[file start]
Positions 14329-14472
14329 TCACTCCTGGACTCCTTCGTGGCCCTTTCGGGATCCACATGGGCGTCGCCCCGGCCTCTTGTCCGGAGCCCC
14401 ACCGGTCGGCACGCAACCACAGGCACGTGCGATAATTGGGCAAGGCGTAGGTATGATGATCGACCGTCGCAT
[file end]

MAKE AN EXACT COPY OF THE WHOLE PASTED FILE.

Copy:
Positions 14329-14472
14329 TCACTCCTGGACTCCTTCGTGGCCCTTTCGGGATCCACATGGGCGTCGCCCCGGCCTCTTGTCCGGAGCCCC
14401 ACCGGTCGGCACGCAACCACAGGCACGTGCGATAATTGGGCAAGGCGTAGGTATGATGATCGACCGTCGCAT